It was a Play Reading like no other. A story told by 10 actors seated before a house-full audience in the congested upstairs library of Goethe Institute.
It was also a performance that had never taken place before. That was because the ensemble assembled by director Esther Kamba had decided unanimously to do their first read-through of ‘Ruined’ without a prior rehearsal.
“It was agreed to keep it simple and spontaneous,” Esther tells BDLife, referring to the award-winning play by African American playwright Lynn Nottage.
And yet, when the time came last Friday night and the reading was about to begin, all ten quickly climbed into their respective characters and gave them ‘full-bodied’ life, using just their voices.
It began with Joe Kinyua becoming a kind of narrator, reading the playwright’s instructions to the cast.
Those instructions are normally internalized by a show’s director and cast members who are guided by the writer’s ideas.
Then, what an audience sees is a show in which the dialogue is blended with the director’s interpretation of everything else that transpires in the play.
But in a Play Reading, the audience gets to hear the dialogue but they are left to imagine what those words might translate into on a stage.
For instance, I saw the reading of ‘Ruined’ from a cinematic perspective. The actors got into their characters so well that I felt we were with them deep in the heart of the Democratic Republic of Congo during the height of a civil war between the State’s military forces and the rebel army.
The play itself is set within a brothel owned and operated by Mama Radi, who is played with a no-nonsense style of humanity by Caroline Odongo.
Her brothel is a neutral zone where members from all sides of any conflict can come to drink, eat, and fulfil their lusty desires with women employed and trained by Mama to do the job to her client’s satisfaction.
The play is filled with dark humour even as it reflects on the way women’s sexuality has been weaponized such that rape is a tool of torture and a means of destroying people.
DRC is the first country where rape and sexual assault were finally recognized as weapons of war, just as deadly as an AK47 or assault rifle.
The problem was so rampant in Congo that Nottage was commissioned by an American theatre company to write a play about it.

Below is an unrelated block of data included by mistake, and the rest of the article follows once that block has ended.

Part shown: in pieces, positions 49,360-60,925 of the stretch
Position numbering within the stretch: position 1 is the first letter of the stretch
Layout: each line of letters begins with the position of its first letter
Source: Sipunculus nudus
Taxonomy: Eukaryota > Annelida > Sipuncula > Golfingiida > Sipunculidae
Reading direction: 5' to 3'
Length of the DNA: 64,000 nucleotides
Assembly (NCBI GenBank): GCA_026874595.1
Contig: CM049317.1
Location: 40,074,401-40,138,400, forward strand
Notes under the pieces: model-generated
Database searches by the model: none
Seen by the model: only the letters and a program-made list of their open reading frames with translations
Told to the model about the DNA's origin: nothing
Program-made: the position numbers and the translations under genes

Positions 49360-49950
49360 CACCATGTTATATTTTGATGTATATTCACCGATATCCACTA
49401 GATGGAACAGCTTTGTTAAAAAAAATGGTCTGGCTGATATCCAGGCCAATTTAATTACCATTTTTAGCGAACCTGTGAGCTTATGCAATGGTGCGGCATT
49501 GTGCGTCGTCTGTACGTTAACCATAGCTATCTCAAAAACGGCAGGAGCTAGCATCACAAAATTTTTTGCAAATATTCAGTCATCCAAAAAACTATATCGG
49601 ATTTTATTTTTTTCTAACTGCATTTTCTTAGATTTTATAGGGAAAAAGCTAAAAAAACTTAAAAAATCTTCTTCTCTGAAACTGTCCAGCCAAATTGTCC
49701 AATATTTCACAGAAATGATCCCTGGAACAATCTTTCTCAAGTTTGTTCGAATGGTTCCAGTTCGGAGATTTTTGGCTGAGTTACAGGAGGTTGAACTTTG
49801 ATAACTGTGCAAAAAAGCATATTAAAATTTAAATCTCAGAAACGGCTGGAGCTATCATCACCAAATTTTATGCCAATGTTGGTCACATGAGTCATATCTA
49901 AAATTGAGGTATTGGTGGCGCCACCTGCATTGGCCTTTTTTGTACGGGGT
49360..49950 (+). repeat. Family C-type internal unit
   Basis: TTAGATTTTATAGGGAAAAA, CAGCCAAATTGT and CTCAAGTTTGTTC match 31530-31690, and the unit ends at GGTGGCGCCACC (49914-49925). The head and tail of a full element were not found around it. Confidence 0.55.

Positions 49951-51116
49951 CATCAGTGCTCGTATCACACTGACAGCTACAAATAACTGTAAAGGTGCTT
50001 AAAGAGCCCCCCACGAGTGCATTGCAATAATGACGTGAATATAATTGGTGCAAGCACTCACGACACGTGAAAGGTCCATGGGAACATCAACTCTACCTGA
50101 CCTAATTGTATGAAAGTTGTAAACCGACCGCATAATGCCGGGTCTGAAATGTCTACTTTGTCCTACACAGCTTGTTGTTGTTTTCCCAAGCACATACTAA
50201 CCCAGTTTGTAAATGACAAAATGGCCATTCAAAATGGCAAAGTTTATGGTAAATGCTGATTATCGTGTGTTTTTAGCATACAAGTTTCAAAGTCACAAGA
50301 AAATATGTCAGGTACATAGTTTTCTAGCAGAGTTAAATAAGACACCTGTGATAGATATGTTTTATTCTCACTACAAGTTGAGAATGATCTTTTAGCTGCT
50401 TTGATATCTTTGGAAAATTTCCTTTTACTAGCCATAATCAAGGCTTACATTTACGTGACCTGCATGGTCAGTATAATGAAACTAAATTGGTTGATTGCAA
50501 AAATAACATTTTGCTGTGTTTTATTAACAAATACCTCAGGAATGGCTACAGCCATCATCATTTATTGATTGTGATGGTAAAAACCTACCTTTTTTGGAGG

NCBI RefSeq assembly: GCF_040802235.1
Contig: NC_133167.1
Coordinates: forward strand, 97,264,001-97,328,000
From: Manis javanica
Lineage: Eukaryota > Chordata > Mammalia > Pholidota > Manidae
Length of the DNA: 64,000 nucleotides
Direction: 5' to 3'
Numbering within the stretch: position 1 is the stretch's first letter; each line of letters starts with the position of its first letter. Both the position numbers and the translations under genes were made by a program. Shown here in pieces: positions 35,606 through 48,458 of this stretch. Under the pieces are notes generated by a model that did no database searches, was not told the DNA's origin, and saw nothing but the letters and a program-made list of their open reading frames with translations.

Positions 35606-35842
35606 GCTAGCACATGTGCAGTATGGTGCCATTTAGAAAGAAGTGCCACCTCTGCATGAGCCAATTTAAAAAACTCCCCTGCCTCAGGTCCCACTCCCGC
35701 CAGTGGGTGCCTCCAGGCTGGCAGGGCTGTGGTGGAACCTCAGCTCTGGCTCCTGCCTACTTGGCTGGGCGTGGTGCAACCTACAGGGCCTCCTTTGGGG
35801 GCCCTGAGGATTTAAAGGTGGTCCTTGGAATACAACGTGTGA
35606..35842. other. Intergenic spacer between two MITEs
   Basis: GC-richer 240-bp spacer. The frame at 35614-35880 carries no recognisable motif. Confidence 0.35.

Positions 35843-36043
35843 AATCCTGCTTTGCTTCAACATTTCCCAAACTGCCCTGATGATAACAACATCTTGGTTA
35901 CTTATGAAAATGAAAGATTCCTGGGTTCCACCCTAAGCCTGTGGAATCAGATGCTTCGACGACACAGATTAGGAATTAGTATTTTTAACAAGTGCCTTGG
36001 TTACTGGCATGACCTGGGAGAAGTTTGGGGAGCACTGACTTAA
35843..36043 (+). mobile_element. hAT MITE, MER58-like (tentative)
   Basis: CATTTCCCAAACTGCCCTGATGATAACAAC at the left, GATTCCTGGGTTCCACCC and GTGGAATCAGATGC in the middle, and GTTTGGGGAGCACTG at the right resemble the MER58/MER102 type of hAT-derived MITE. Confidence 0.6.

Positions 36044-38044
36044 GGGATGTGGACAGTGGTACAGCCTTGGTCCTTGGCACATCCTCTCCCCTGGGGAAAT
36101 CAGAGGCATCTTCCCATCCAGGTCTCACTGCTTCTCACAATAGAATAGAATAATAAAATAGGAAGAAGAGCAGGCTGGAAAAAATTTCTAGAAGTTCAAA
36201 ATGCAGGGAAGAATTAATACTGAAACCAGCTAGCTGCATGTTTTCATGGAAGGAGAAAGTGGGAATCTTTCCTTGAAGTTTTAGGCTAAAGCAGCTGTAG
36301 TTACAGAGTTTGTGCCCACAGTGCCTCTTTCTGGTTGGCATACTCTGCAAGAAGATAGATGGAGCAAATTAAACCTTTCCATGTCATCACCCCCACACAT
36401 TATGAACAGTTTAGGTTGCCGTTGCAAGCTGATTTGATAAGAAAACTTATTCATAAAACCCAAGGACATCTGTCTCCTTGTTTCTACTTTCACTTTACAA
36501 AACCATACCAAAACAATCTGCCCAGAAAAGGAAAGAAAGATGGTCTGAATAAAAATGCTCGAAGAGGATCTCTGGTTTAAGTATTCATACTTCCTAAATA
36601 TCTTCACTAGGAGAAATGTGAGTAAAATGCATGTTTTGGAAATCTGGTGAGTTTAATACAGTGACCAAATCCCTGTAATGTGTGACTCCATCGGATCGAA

Goodman Theatre even sent her to East Africa where she met women who told her many terrible truths about the horrors of what was ruining the lives of women, girls, and the country as a whole.
The play that Nottage wrote won her countless awards. It also compelled Esther Kamba to secure the right to stage it here in Kenya.
The play reading was meant to test the waters to see how an audience would appreciate the script.
Turns out they loved it, and urged Kamba to perform it as a full production.
“But that will cost us more than we can afford just now,” Kamba confessed. The cost didn’t seem to quiet the audience who responded in the affirmative when one crew member asked if they would assist by supporting a future production.
The relationships in the play are raw and wonderful. There’s Christian (Arthur Sanya) who regularly brings Mama supplies, and who one day brings two young women to work in the brothel.
Sisters Selina (Eileen Bulungu) and Sophia (Agnes Kola) need a safe haven, and Christian knows that Mama can provide them with that.
But the Mama can’t be bothered. She is ultimately persuaded to accept them, but only Selina can serve the men fully.
Sophia had been so badly damaged sexually that her female organs had been ‘ruined’ for good.
Ironically, Sophia has the most exquisite soprano voice that unfortunately attracts bad men, including top-fighting men who threaten Mama who, by playing a shrewd diplomatic set of cards, gets Sophia and her place off the hook.
Meanwhile, Sophia is stealing cash from under Mama’s nose. And when Mama confronts her, Sophia confesses she has heard of an operation to repair her damaged parts.
Mama had planned to sack her, but in the end, there is a total turnaround.
There are other sub-plots in this dazzling play which nearly ends as a tragedy. But finally, there’s a fairy tale ending of the kind you only find in romantic novels like those of Mills and Boon.
Included in the cast were Caroline Odongo, Nyokabi Macharia, Joe Kinyua, Arthur Sanya Mururi, Mugambi Kihara, Esther Kola, Ileene Bulungu, Sundrez Malley, Victor Mwangi, and Steve Njau.